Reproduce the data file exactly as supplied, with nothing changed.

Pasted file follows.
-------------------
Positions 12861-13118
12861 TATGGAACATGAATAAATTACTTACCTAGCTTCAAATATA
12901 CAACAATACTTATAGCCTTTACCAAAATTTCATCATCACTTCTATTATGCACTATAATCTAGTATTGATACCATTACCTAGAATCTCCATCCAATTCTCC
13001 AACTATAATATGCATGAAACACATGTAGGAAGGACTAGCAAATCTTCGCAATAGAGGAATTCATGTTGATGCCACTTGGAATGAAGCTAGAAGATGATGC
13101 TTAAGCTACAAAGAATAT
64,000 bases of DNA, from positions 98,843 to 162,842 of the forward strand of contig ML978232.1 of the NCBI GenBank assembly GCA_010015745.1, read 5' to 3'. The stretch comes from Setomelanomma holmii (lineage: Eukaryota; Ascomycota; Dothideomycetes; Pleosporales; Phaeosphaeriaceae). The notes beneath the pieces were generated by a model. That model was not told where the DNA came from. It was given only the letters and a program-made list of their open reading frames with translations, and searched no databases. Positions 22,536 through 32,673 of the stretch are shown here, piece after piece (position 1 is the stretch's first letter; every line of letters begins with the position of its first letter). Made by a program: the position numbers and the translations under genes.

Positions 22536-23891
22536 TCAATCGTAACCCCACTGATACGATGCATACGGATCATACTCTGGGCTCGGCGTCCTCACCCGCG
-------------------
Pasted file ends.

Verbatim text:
Positions 12861-13118
12861 TATGGAACATGAATAAATTACTTACCTAGCTTCAAATATA
12901 CAACAATACTTATAGCCTTTACCAAAATTTCATCATCACTTCTATTATGCACTATAATCTAGTATTGATACCATTACCTAGAATCTCCATCCAATTCTCC
13001 AACTATAATATGCATGAAACACATGTAGGAAGGACTAGCAAATCTTCGCAATAGAGGAATTCATGTTGATGCCACTTGGAATGAAGCTAGAAGATGATGC
13101 TTAAGCTACAAAGAATAT
64,000 bases of DNA, from positions 98,843 to 162,842 of the forward strand of contig ML978232.1 of the NCBI GenBank assembly GCA_010015745.1, read 5' to 3'. The stretch comes from Setomelanomma holmii (lineage: Eukaryota; Ascomycota; Dothideomycetes; Pleosporales; Phaeosphaeriaceae). The notes beneath the pieces were generated by a model. That model was not told where the DNA came from. It was given only the letters and a program-made list of their open reading frames with translations, and searched no databases. Positions 22,536 through 32,673 of the stretch are shown here, piece after piece (position 1 is the stretch's first letter; every line of letters begins with the position of its first letter). Made by a program: the position numbers and the translations under genes.

Positions 22536-23891
22536 TCAATCGTAACCCCACTGATACGATGCATACGGATCATACTCTGGGCTCGGCGTCCTCACCCGCG